While in a video call, the phones automatically switch to speakerphone so that you can watch the screen while talking. A series of icons also appear below the video giving both the caller and receiver easy access to features without having to use menus that would cover the video.

Either party can stop the video at any time, at which point the call just becomes a standard voice call again, with no interruption.

Cingular has not worked out final details as to how the service will be priced, when it will be launched, or what phones it will launch on. However we were told that in current trials, Cingular is charging the sending caller for the video.

You can watch a video demonstration of how the service works here:



or visit the video's page at YouTube or Google Video for more viewing and sharing options.

UTStarcom 

UTStarcom announced two new handsets for the U.S. market this week at CES. One is in trials with a U.S. carrier and the other they are still shopping around and hoping to have a trial underway soon. Both handsets are technically made by Pantech, with one being a solid mid-tier feature phone, and the other for the budget-minded consumer. Both are being targeted for 3rd or 4th quarter releases in the U.S. Unfortunately, we didn't get to sample working models of either phone, so any impressions that we have are from non-working demo units.

We'll begin with the one that's actually in trials, the dual-band CDMA CMD8960.

 

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This is a very vanilla flip phone, with black and silver styling cues on the outside of the phone. There were three buttons to control music features under the display, which according to literature will be a 64k color screen. The action on these three buttons was fairly deep. You had to press them way in to get that little "click" to know that the button had been pushed. Otherwise, the surface was very smooth and you could hardly notice you were holding the CDM8960 in your hand. Smooth as it was, it didn't come across as slippery, as some phones do.

Of all the phones we looked at today, we're sorry to report this was one of the worst hinges we came across. It was very wobbly and insecure, with a lot of side-to-side play. We can only hope that this is a prototype issue, or due to abuse on the show floor, and not actual build quality.

Even though the phone wouldn't turn on, we took our time to fool around with the keyboard, typing in phone numbers and fake SMS messages just to get a feel for the keyboard. The buttons were clearly defined, and fairly smooth as you wipe your thumb over them. The funny thing about this phone is that the keyboard is very stretched out, with the numbers themselves falling very close to the bottom on the phone. This made for awkward typing at best, because you had to grip the phone so low to get your thumbs in the right position. With your hands so low on the phone, it felt top heavy and was a strain to hold. Why it's stretched out this way is beyond us. The send, clear and end buttons are all larger than they have to be, as is the 5-way pad. This contributes to the squashed number pad and cramped data entry.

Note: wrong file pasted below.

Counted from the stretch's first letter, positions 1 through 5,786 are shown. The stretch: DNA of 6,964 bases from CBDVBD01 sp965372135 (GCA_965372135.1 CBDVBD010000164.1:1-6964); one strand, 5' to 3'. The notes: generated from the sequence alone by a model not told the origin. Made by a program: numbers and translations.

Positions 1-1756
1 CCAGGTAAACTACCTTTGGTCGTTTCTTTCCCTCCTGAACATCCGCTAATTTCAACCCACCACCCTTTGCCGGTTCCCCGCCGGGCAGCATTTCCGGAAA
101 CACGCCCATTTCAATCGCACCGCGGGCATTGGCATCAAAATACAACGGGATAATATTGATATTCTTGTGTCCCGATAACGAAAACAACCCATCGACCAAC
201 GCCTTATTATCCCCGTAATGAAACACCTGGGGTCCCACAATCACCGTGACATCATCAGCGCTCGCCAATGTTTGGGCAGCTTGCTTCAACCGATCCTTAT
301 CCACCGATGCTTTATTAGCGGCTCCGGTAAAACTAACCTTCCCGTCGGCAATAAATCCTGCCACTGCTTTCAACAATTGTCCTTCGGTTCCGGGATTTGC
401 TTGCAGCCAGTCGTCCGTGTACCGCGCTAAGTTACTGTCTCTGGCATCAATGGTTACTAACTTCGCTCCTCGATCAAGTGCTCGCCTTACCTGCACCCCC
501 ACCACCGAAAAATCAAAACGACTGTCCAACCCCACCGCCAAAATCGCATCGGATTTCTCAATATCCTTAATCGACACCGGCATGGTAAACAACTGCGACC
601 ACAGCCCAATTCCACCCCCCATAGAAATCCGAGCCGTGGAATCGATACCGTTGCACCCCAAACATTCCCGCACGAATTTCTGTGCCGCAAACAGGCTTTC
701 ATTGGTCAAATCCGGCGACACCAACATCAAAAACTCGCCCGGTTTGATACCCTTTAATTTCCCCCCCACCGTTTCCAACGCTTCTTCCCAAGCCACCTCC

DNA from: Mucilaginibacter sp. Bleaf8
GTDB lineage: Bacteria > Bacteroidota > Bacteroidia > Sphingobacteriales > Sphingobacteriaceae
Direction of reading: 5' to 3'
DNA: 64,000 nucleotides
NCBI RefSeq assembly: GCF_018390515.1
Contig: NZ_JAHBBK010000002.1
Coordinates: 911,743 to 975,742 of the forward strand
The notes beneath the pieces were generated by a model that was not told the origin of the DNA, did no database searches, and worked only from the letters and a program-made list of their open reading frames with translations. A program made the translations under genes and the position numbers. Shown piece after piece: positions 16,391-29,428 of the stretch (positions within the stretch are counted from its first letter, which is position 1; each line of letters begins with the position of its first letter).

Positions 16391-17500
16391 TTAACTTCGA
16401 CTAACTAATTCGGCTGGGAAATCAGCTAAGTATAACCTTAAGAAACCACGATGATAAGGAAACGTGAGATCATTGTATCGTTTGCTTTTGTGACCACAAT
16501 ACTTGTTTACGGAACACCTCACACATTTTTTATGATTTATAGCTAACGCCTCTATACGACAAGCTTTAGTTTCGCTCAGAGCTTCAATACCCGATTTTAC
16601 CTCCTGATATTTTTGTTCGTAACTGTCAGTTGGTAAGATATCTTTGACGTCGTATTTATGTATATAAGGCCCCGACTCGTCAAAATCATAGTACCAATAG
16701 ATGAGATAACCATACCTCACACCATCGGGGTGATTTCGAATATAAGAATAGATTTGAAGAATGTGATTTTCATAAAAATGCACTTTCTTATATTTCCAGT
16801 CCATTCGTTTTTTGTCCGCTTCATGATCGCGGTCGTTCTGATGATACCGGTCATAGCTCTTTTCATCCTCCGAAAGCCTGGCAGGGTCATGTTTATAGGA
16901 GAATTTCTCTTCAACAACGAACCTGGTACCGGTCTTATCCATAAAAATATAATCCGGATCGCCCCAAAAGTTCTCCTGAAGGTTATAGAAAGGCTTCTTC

Other than that, we're not able to say much. The spec sheet says it comes with all the standard features on a modern mid-range CDMA phone, such as 1.3 megapixel camera, EVDO, and Bluetooth, . We'll have more to report as the phone continues to go through trials with whichever CDMA operator is looking at it right now.

The second dual-band CDMA phone is the CDM8935.

 

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This was even less of a working model, essentially just a sculpted block without a working keyboard or any other buttons, for that matter. The one thing of note is that it is pretty danged small. We were unsure if it's the smallest flip phone (by overall volume) for the U.S. as UTStarcom says it is, but it is definitely a small phone. It'll fit into your teeny tiny purse or tightest pant pocket no problem.

The exterior is glossy and smooth black, with a full color external display. As to be expected with a small phone, the keypad is pretty small as well. There is no true 5-way pad, but there are up / down scrolling and side to side scrolling buttons as well as dedicated camera and music buttons. The internal display will also be fairly small as well, at 1.5 by 1.5 inches.

For its small stature, though, it is promising to pack in some useful features, such as a VGA camera, MMS, voice dialing, and speakerphone. BREW is also on the feature list, hinting at which carriers this is aimed at.

As with the 8960, the 8935 has not been announced with a carrier and isn't expected to hit the street until close to the end of the year (by which point, everyone will have Apple's iPhone anyway.)

One last tidbit of information from UTStarcom. They are shopping around a dual GSM/CDMA phone in Europe right now that they hinted might possibly be used in the U.S. at some point in the future.

 

Click a thumbnail above for a larger view.

There are no trials for this phone, which is called the CMA8107, and it would only be sold in Europe with the CDMA radios most likely finding use by people traveling with it to South America, but there's an outside chance this phone could appear in the U.S., if only via unlocked sales form overseas vendors. No word on if this is a Pantech or UTStarcom manufactured phone.

Part 4

NFC 

The thought of storing credit card or bank information on a cell phone is a scary one. After all, cell phones are notoriously easy to lose and/or break. Heaven forbid it is stolen and some thief makes off with your most sensitive information and makes purchases with your funds before you have a chance to suspend your account. According to the demos we saw this week, you can set aside at least some of those fears.